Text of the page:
STAR TREK EXCLUSIVE: Casting Chris Pine as Captain Kirk
As fans view the trailer for JJ Abrams' Star Trek Into Darkness, there's a certain excitement generated by seeing the cast returning in their roles as the Enterprise crew - which is a fairly ironic situation considering that prior to the release of the 2009 original, there was great skepticism about anyone assuming the roles made famous by people like William Shatner, Leonard Nimoy and DeForest Kelley.
In the first part of an exclusive interview, casting director April Webster discusses the original search for actors to assume the roles of the starship Enterprise crew in JJ Abrams' relaunch of Star Trek.
Now imagine what it must have been like to be one of the people responsible for finding a new generation of actors to play such iconic characters as Captain James T. Kirk, Mr. Spock and Dr. Leonard "Bones" McCoy. One would imagine that it could have been a situation where a casting director would feel like the proverbial deer in the headlights.
"We weren't afraid of it," offers April Webster, who, along with Alyssa Weisberg, was in charge of casting, "but we knew it was going to be a challenge. We knew we weren't going to be able to match people exactly, but we did want to give at least a close indication to people; to give a sense of the characters they've known and loved for so long. We weren't going for mannerisms; we didn't want someone doing a William Shatner impersonation, but we wanted someone who would embody that spirit."
They found that someone for Kirk in the form of Chris Pine, whose credits prior to Star Trek included Just My Luck and Smokin' Aces and, since, Unstoppable, This Means War and the forthcoming Jack Ryan. "Chris was a lifesaver," notes Webster, "because we really wanted someone who could give us the cockiness but still be likable. If you look at the old episodes of Shatner and that character, he was always snarky, but there was also something enormously appealing about him. There was this sort of evil smile on his face whenever he'd see a beautiful woman. We were looking for a quality for each person and then something of a resemblance, but definitely a quality."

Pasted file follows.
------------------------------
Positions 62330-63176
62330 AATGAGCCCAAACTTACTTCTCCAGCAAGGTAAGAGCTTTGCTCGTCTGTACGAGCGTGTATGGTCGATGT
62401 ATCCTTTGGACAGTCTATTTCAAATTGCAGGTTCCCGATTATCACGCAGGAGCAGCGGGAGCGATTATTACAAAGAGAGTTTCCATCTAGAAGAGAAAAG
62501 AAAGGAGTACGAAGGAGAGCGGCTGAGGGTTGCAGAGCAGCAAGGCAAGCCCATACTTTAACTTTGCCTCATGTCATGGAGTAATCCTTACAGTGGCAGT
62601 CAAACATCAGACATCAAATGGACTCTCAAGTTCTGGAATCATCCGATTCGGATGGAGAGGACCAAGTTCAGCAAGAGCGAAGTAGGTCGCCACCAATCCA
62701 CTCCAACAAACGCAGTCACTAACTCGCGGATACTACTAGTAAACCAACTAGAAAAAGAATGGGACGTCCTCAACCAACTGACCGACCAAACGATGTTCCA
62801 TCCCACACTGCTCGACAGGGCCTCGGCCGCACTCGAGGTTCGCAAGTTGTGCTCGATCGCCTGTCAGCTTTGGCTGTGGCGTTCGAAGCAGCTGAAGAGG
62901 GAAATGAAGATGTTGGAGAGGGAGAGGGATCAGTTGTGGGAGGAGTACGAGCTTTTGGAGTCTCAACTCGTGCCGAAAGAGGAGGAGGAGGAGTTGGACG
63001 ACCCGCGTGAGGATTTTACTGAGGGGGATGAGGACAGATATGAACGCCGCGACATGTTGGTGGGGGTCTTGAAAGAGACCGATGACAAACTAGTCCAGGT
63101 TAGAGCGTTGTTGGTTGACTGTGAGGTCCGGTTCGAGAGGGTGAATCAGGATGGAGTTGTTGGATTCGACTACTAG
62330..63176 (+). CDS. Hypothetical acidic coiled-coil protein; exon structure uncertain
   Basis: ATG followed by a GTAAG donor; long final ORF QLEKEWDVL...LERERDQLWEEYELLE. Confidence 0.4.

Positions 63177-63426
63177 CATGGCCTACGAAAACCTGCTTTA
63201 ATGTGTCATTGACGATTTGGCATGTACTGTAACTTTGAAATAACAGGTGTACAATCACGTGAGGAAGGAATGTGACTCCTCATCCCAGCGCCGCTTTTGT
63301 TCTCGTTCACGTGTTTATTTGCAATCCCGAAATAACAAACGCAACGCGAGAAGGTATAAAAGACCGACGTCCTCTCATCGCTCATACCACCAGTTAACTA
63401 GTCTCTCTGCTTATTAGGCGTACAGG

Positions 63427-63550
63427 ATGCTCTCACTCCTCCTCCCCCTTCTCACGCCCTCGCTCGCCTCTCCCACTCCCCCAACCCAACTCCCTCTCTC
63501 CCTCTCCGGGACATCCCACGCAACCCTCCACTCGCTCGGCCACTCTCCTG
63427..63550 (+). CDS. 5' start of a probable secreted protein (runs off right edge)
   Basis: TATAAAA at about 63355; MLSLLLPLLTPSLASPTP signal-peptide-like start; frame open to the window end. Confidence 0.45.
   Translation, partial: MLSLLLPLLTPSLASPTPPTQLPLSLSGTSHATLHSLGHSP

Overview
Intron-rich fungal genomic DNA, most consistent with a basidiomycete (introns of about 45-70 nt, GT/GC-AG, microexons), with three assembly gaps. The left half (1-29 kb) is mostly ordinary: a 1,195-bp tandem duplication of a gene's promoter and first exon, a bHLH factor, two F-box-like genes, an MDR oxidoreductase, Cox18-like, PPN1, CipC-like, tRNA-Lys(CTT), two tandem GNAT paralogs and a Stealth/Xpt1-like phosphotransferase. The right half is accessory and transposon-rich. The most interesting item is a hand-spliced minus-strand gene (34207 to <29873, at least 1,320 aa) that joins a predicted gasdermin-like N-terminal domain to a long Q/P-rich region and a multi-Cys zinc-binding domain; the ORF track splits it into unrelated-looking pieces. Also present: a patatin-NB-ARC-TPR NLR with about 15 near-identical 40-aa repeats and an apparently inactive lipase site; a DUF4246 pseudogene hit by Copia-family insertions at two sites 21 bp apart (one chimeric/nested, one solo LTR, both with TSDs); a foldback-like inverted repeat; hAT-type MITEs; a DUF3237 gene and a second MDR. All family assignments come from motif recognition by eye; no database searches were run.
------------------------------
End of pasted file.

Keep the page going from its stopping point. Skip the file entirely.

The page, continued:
As to how Pine was found for the part, she adds, "We auditioned a lot of people all over the place, both in America and internationally. But there was something that he was able to bring in, that sort of swagger. Not that other people couldn't get it, but Chris just fit the bill. Sometimes you just don't know what it is that makes it work out right, you just know it. We had narrowed it down to a couple of people and he became the guy. Just in watching him with each successive reading it was becoming more apparent to us."
Amusingly, during the audition process there were quite a number of Kirk wannabes who were "doing" Shatner. "Some of the material we used," Webster reflects, "were scenes from some of the original shows. We never use them from the script itself. What was so great and it became very funny is that we had to send them out of the room to have them try again because it's a very hard rhythm to not match. Most people were good about not impersonating Shatner, but there were definitely people doing him. Obviously that's going to be an element. I was even doing it when I was reading people. So you never know. But it’s people who make it their own. That's certainly what Chris did; he brought a freshness. He's a really wonderful character as well as a leading man. Even though he's this tall, handsome guy, he knows how to play all the different corners of himself. When you find an actor like that, they bring that uniqueness to who they are and sort of interpret it through the character."
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